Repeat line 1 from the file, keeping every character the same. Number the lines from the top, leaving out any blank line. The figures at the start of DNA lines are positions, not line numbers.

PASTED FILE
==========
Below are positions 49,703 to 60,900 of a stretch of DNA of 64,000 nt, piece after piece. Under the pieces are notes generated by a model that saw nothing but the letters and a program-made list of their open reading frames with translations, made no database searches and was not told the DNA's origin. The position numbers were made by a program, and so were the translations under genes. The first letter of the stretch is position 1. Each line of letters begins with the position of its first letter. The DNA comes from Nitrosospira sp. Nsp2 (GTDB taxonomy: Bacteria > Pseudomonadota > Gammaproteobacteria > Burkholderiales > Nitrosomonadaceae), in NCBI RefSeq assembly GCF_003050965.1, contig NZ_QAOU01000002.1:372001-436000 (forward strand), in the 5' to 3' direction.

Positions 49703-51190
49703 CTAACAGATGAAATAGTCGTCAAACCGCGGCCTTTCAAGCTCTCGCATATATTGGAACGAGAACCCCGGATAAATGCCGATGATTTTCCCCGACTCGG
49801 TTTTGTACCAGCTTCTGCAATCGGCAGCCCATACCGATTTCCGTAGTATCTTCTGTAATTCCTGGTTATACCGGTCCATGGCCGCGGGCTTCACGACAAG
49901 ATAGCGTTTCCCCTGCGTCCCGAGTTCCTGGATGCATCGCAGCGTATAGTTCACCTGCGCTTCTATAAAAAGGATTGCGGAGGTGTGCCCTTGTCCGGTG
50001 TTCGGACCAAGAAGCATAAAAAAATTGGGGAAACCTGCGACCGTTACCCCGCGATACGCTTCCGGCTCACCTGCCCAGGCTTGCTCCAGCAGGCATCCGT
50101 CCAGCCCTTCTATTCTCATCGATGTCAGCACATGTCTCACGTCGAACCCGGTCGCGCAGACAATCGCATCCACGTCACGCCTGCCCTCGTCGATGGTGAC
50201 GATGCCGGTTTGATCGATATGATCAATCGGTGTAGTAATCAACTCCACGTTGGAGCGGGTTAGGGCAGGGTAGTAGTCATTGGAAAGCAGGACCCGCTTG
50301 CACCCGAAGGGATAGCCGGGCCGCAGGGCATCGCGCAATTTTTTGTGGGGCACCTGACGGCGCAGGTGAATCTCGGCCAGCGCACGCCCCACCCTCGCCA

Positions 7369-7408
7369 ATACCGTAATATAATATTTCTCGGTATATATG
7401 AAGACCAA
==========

Below are positions 49,703 to 60,900 of a stretch of DNA of 64,000 nt, piece after piece. Under the pieces are notes generated by a model that saw nothing but the letters and a program-made list of their open reading frames with translations, made no database searches and was not told the DNA's origin. The position numbers were made by a program, and so were the translations under genes. The first letter of the stretch is position 1. Each line of letters begins with the position of its first letter. The DNA comes from Nitrosospira sp. Nsp2 (GTDB taxonomy: Bacteria > Pseudomonadota > Gammaproteobacteria > Burkholderiales > Nitrosomonadaceae), in NCBI RefSeq assembly GCF_003050965.1, contig NZ_QAOU01000002.1:372001-436000 (forward strand), in the 5' to 3' direction.